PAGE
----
My Life as an Intern: Part 4

i want to be “e” but feel more like lloyd

The pictures are of LA from my bedroom window - night and morning. If you look closely, you can see downtown LA far in the distance off to the right - beyond the three buildings to the far right.

The pictures are of LA from my bedroom window - night and morning. If you look closely, you can see downtown LA far in the distance off to the right - beyond the three buildings to the far right.

In addition to my two day a week gig at Rhino Entertainment, I have also been working for three days a week at a small talent agency that happens to be right next door to where I live. And when I say right next door, I mean right next door.  Think Ragtime close.

It is turning out to be an interesting gig. Unfortunately, they don’t rep musicians, only actors, but it has become my only source of income, if you could call it that, so I can’t complain. And we have some super hot clients!

The office consists of two agents and then I rotate with two others to cover the front desk. It sounded like I would be answering the phones and helping them submit our clients for projects (online and hardcopy submissions of their headshots and resumes). The process is this: “Breakdowns” (or casting calls) are posted to an online service – so if the TV show 24 is looking to cast some new characters, they post the info on there including what the character looks like, the role, whether its a guest star, co-star, etc. Then we print these and decide which of our clients to submit for the specific roles. After we submit the clients, the agents usually call the casting directors to pitch our clients to them. If all goes well, our clients will be able to audition.

So by day two, my boss is asking me to go ahead and put my ideas on some of the Breakdowns before he looks at them. This isn’t too difficult, except on day two when I barely know who our clients are. Definitely brings me up to speed quickly. The reason I use 24 as an example though is because a Breakdown for 24 came across my desk the other day and provided a pretty big spoiler for next season. Most of you probably know that I basically consider myself an employee of CTU during the winter months, so this was both annoying and cool at the same time. (If anyone is interested in hearing what the spoiler is, let me know – it has also made some of the entertainment news mags, so it’s not that big of a secret anymore.)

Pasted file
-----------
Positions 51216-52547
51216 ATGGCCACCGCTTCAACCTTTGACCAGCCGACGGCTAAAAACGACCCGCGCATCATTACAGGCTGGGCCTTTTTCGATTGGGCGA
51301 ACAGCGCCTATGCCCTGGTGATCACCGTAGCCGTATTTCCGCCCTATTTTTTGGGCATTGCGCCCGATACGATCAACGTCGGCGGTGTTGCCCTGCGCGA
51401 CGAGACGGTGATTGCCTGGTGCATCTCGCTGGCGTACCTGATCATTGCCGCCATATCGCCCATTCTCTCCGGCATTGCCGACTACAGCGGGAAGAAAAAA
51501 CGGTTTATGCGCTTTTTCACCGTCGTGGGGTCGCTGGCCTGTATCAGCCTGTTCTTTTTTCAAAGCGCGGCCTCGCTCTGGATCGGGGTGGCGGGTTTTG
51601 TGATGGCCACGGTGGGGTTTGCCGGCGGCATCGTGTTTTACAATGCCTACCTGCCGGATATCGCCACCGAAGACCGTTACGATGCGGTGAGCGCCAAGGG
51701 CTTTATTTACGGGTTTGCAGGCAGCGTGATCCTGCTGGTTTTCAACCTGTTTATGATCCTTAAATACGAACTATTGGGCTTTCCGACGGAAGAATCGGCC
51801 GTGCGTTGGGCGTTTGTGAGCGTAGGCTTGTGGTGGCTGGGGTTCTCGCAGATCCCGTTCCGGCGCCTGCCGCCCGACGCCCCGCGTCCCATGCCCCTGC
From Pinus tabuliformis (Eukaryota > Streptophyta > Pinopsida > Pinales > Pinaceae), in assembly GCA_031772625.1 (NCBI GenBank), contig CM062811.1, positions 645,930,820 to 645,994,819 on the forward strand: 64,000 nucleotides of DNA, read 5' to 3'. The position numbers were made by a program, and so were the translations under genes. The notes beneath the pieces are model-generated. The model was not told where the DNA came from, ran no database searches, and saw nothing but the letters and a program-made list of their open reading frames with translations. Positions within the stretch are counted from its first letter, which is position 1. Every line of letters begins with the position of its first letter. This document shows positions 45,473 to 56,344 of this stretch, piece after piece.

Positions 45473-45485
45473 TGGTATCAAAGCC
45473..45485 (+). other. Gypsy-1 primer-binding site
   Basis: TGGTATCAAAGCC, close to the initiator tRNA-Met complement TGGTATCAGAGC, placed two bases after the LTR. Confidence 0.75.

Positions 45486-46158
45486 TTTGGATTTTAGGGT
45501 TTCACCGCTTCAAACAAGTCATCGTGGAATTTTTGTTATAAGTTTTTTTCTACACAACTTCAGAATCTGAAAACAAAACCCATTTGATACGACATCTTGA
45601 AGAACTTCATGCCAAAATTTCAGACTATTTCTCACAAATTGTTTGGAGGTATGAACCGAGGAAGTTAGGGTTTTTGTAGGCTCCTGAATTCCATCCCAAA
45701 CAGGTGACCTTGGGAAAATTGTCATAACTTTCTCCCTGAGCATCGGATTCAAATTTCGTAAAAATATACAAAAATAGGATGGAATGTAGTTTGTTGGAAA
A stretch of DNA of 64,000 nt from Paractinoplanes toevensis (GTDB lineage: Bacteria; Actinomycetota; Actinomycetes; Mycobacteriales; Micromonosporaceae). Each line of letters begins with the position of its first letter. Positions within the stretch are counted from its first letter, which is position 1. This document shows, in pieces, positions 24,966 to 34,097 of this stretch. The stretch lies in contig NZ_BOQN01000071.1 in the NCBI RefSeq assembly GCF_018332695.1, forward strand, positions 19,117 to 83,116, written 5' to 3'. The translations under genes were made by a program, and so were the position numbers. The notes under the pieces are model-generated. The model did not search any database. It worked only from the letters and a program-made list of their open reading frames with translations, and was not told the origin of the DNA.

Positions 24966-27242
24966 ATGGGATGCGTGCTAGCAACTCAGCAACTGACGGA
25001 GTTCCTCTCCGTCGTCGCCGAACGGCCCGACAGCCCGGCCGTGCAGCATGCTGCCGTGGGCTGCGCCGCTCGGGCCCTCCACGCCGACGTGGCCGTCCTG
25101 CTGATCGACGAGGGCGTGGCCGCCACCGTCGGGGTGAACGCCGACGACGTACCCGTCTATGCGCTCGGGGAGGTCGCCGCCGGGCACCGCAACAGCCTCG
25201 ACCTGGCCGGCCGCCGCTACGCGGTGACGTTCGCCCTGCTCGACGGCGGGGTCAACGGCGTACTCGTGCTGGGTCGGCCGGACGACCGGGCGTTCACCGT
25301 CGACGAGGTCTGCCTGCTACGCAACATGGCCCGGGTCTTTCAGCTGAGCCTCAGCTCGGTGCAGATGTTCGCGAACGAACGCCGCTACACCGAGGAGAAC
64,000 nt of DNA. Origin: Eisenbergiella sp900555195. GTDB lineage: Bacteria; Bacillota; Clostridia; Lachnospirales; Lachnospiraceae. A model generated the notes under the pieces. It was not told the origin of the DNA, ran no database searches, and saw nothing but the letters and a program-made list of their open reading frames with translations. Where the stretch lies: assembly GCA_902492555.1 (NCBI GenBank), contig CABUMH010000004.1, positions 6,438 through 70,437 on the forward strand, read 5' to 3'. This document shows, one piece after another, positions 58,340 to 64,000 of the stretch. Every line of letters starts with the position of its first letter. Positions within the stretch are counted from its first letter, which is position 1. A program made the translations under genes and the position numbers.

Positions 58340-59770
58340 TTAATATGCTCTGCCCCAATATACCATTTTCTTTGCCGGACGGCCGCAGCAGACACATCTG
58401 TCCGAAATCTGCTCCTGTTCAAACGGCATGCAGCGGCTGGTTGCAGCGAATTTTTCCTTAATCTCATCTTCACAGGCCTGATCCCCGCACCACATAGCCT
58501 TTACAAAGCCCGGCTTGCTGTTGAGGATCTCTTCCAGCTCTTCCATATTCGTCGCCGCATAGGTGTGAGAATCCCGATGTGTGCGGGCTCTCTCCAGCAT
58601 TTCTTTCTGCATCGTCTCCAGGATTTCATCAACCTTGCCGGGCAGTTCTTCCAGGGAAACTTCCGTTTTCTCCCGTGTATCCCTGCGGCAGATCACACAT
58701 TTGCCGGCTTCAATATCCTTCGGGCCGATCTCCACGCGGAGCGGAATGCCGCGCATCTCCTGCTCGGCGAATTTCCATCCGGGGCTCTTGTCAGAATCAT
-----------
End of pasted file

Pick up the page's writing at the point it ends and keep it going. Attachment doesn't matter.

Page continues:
Now I have realized that what was supposed to be an internship has basically turned into me being an agent’s assistant and a junior agent all in one. To help you understand, it really is like Entourage at the big 5 talent agencies. To be an agent, typically you start in the mailroom for about 9 months, then if you are lucky, you might be someone’s assistant (answer their phones, schedule their day, etc) for a couple of years, then if you are really lucky, you might become an agent and move up through the ranks. Yes, these are JD’s and MBA’s as well – all starting in the mailroom. At a small place like ours, that happens over the course of three days. I feel a little bit like Anne Hathaway asking how to spell Gabbana and like Lloyd with Ari screaming in my ear.

The Junior Agent title has come about because they asked me to attend a couple of talent showcases for them – and I can’t really go to these and tell everyone I am an intern or an assistant, so they said to use Junior Agent. I went to my first showcase on Friday night. Acting schools pay agents and managers to come over, eat some food, and then see short performances from their students. Their hope is that we will call their students and sign them as clients. The only instructions I got before going on Friday was to report back as to who was “the best.” As if I am some sort of acting expert. So I made some uneducated symbols next to the headshots of the kids that I thought did well. And I ate some pasta and was out of there by 9pm.

Another Entourage moment came two weeks ago, when I had to order Sprinkles cupcakes for a Happy Madison casting director. None of us had every heard of Sprinkles before, but that’s what this chick wanted, so that’s what I sent her. A box of a dozen from Beverly Hills costs $56 delivered. Two days later, I see Ari delivering Sprinkles cupcakes on Entourage.

So although my boss is a control freak, is insecure, has me help him write text messages to his dates, and tries desperately to pretend he is an Ari, the experience is pretty good. At least I have something else to do and have achieved my initial goal of interning at a management company, talent agency, and record label. Now I just have to work on deciding what I want to shoot for once I graduate.



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